In my recent post, “The Power of Releasing Your Past,” I shared a secret of childhood abuse that I’d been hiding for decades. With both of my parents being deceased, I didn’t really have anyone to “come out” to, so this post allowed me an audience. My intention was hopefully to support someone else who may be struggling with the emotional baggage of childhood abuse.
I wanted other survivors to know they are not alone; it’s okay to let go.
When the post was published, I read the comments left by readers on Positively Positive and Facebook. I don’t want to sound naïve, but I was really taken aback at the number of comments from people who were abused—they shared that they experience the same struggles and the same difficulties letting it go. For the first time since the flashbacks started (ten years ago), I was not alone, and I was helping other survivors.
I thought that was the end. I shared, helped a few people, end of story. I’m “transformed.”
But I wasn’t done (or transformed). Things started getting a little too close for comfort. I couldn’t escape my story. My inbox and phone were filled with notes/texts of encouragement. While driving in the car with my ten-year-old daughter, a business acquaintance called. Without warning, she launched into her opinion about my story. I very sharply and curtly let her know that she was on speakerphone and my daughter was with me. She apologized; then tried to continue. I quickly said good-bye and hung up. Not fifteen minutes later, it happened again—another call from another well-intentioned person wanting me to know how they feel.
I had lost control. I was no longer in charge of this information or when it would be discussed and with whom. I felt exposed, naked. I became angry. I had to get it back under control, my control.
That evening, I was sharing the phone calls and my angry reaction with a friend who pointed to the obvious (to everyone but me) issue. She said, “It’s okay. You just felt unsafe.”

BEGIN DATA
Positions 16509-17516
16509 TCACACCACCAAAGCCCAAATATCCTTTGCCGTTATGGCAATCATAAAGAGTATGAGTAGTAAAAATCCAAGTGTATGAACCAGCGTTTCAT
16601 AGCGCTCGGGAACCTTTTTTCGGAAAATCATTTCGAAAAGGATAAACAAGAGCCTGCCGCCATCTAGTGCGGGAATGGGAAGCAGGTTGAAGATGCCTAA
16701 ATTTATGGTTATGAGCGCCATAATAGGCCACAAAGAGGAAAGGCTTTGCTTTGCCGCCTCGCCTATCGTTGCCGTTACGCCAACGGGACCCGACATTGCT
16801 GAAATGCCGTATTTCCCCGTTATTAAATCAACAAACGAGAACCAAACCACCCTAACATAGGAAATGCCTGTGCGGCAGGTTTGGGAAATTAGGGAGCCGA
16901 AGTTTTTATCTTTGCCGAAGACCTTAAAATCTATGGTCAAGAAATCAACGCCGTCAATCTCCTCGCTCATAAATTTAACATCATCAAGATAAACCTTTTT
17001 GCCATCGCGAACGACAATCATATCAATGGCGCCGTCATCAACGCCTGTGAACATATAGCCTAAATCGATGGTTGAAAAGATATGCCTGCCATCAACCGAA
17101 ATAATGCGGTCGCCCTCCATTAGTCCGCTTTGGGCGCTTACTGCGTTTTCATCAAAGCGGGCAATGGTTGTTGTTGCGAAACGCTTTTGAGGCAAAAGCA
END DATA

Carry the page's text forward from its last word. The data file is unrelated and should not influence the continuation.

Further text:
Duh. I forgot. I’m doing that thing I do when I feel unsafe and out of control. I am avoiding people, crying, and allowing anger to control the situation. I am trying to force an outcome to an event in which I’m no longer in control. Even after ten years of soul searching, releasing, and letting go, I will automatically react with anger when I’m threatened. So much for being done.
By allowing myself to be vulnerable with my friend, I was reminded that the anger and control will always be there, but now I have the opportunity to explore other emotions to create a different outcome.
That was last week. This morning, during a personal training session with a client, my client started asking me about letting go in such a way that I thought she was hinting around at something. I asked her if she read my blog; she did. I smiled and said, “Wow, I feel exposed.” I paused, took a deep breath, and let it go.
I was then able to focus on her and support her on her journey. Mission accomplished.
In 2006, after being diagnosed with breast cancer, Lockey Maisonneuve underwent chemotherapy, bi-lateral mastectomies with saline implant reconstruction, and radiation. During this time, she saw a real need for recovering cancer patients to exercise—not just for the physical rehabilitation, but also the mental aspect of regaining control over their bodies. After completing specialized training through the Cancer Exercise Training Institute, Lockey created MovingOn, a rehabilitative exercise program for cancer patients. Lockey and the MovingOn program have been featured on WABC, WCBS, News 12, WKTU, Overlook View, Shape, Park Place, and The Patch. For more on Lockey, visit her website and follow her on Facebook and Twitter.